The idea was mesmerizing--a scientific instrument that could reveal if someone was lying. From the award-winning author of "The Measure of All Things" comes the story of an invention that destroyed the souls of its inventors but captured the heart of 20th-century America.The idea was mesmerizing--a scientific instrument that could reveal if someone was lying. From the award-winning author of "The Measure of All Things" comes the story of an invention that destroyed the souls of its inventors but captured the heart of 20th-century America.Read Less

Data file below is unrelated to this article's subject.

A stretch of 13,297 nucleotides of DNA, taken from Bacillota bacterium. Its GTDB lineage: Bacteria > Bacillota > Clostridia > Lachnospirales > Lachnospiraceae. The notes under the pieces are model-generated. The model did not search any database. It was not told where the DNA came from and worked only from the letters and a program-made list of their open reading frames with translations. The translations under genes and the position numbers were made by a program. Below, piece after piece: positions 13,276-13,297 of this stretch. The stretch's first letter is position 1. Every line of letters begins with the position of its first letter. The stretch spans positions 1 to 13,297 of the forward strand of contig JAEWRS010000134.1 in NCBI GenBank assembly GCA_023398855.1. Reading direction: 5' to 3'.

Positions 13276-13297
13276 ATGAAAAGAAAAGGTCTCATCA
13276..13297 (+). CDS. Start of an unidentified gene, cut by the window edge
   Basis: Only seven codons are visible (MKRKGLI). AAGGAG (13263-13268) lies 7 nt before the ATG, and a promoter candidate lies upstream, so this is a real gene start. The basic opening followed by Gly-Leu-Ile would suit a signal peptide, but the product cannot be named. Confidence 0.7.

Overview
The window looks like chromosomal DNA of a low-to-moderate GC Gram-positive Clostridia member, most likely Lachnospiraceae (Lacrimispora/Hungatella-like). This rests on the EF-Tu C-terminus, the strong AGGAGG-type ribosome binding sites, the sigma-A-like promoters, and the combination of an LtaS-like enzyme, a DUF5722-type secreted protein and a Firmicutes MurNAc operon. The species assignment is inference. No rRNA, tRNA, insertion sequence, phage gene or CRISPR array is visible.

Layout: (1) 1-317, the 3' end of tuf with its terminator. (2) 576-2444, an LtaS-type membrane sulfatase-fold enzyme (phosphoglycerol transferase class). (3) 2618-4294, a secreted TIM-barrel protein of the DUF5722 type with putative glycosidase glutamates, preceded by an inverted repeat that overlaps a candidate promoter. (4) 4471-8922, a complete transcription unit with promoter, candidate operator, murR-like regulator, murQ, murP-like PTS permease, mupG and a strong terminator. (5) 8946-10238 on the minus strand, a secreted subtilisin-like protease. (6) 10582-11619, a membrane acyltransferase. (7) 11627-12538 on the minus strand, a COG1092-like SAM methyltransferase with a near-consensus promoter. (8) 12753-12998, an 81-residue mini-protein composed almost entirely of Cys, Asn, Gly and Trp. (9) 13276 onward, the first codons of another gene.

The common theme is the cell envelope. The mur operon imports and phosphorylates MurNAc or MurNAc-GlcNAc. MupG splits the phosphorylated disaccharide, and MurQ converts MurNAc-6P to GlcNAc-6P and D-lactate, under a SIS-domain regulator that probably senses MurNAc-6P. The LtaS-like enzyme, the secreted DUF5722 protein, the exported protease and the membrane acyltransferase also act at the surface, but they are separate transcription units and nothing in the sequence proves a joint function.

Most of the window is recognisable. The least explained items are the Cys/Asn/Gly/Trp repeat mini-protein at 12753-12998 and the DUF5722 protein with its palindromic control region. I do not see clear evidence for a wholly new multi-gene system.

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Publishers Weekly, 2006-12-18 Adler (The Measure of All Things) spins a yarn of scientific innovation and personal vituperation set against the backdrop of mid-20th-century America. In a steady, workmanlike way, he weaves together the lives and careers of the triumvirate responsible for "America's mechanical conscience." Developed in 1921 by John Larson, a cop with a Ph.D. in physiology, the lie detector was championed by Berkeley police chief August Vollmer and further refined by Leonarde Keeler, a jack-of-all-trades and relentless self-promoter. Sadly, the three men, who had worked well together, fell prey to jealousy and infighting that destroyed their friendship. While painting a rich, complex portrait of these men, Adler remains admirably skeptical of the machine itself, which he says is a uniquely American invention, designed to satisfy "a nation obsessed by criminal disorder and political corruption." Adler's skepticism places him in line with the scientific community: study after study has found that polygraphing techniques "do not pass scientific muster." Though this account is densely packed with dramatic material, Adler fails to bring it fully to life. 8 pages of b&w photos. (Mar. 6) Copyright 2006 Reed Business Information.
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